These Christian communities, affiliated with denominations, but on the fringes, reported that their shared decisions for being people of peace and taking even life-threatening risks were because of Christ, because of the Spirit, because that's simply how to be God's covenant people in the world. So, Jesus lifted up into our perspective, our vision–Jesus lifted up in suffering love on the cross–and Jesus lifted up, that is raised from death, to direct our living as Lord of God's covenant people makes a difference. Jesus is Lord as a servant, who does the women's work of washing feet and joins the refugee and immigrant as a traveller and as guest. This Jesus has renewed God's covenant with every living creature, with the descendants of Abraham, with Israel and all who believe and love and follow Jesus.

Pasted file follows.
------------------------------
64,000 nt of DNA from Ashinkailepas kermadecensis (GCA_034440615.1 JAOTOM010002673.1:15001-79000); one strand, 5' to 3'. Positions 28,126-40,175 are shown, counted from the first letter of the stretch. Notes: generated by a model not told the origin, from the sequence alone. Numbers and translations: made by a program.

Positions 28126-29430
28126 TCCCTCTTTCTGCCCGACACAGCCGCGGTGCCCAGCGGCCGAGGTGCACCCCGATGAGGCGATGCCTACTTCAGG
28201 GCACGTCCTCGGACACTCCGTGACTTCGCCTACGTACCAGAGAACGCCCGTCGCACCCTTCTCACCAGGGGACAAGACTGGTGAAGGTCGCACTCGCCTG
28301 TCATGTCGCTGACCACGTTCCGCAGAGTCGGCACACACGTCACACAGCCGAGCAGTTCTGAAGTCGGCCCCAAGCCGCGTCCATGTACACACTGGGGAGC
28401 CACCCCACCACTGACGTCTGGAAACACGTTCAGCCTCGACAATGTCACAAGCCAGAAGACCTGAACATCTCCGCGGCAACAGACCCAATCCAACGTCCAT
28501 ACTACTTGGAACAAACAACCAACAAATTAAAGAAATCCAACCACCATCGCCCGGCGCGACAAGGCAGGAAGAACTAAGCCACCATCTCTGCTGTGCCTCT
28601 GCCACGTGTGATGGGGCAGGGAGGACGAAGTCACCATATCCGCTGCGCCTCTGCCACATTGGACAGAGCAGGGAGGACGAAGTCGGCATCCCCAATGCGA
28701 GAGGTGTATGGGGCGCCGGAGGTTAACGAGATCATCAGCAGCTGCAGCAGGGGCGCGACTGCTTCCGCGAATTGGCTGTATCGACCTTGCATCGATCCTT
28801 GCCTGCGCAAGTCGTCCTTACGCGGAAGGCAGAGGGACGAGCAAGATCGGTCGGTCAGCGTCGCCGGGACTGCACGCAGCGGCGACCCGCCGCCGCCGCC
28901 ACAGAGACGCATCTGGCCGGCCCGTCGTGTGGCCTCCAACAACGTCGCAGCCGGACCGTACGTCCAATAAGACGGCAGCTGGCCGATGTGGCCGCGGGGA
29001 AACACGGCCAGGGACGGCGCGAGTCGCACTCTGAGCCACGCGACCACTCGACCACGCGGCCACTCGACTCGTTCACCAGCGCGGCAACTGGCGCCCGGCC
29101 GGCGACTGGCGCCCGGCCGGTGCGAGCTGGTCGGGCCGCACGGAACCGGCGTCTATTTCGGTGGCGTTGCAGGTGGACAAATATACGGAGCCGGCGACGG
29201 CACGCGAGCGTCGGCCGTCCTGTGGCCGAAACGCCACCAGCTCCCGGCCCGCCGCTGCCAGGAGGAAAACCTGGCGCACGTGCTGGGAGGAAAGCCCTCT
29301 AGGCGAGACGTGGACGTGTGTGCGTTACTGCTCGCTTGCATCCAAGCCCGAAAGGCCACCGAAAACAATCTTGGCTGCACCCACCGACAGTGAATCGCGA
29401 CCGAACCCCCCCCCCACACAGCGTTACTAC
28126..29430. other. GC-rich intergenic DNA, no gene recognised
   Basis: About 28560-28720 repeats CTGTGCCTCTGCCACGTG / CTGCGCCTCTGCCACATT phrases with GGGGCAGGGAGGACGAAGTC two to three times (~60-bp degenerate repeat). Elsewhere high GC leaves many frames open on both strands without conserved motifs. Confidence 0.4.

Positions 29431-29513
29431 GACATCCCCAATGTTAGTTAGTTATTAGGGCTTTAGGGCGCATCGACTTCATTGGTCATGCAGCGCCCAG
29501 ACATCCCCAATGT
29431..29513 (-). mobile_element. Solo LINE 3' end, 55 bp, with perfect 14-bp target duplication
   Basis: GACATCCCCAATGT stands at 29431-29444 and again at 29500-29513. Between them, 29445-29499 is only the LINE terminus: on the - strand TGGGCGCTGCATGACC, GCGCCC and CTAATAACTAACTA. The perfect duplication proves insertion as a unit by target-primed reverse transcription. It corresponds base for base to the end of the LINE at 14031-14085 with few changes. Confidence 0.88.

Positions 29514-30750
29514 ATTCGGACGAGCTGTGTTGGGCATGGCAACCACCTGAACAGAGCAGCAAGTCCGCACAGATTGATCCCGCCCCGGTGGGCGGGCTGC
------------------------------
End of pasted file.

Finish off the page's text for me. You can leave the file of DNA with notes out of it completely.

Community Mennonite Church is part of God's covenant people the world over and through time. We are Anabaptist Mennonite Christians and even if you don't identify with Anabaptist or Mennonite or Christian, you might still be part of this community. For the record, it is Jesus who makes the difference in who we are. If there is anything among us that has healed you, or held you. If there is any faith that has been stirred here or perspective that has helped you shake off the dregs in favor of God's covenant love, then it's because the Spirit of Jesus Christ founded this community. Thanks be to God.
Our theme music is "Jesus, I believe you're near," composed by Matt Carlson and arranged for strings by Jeremy Nafziger.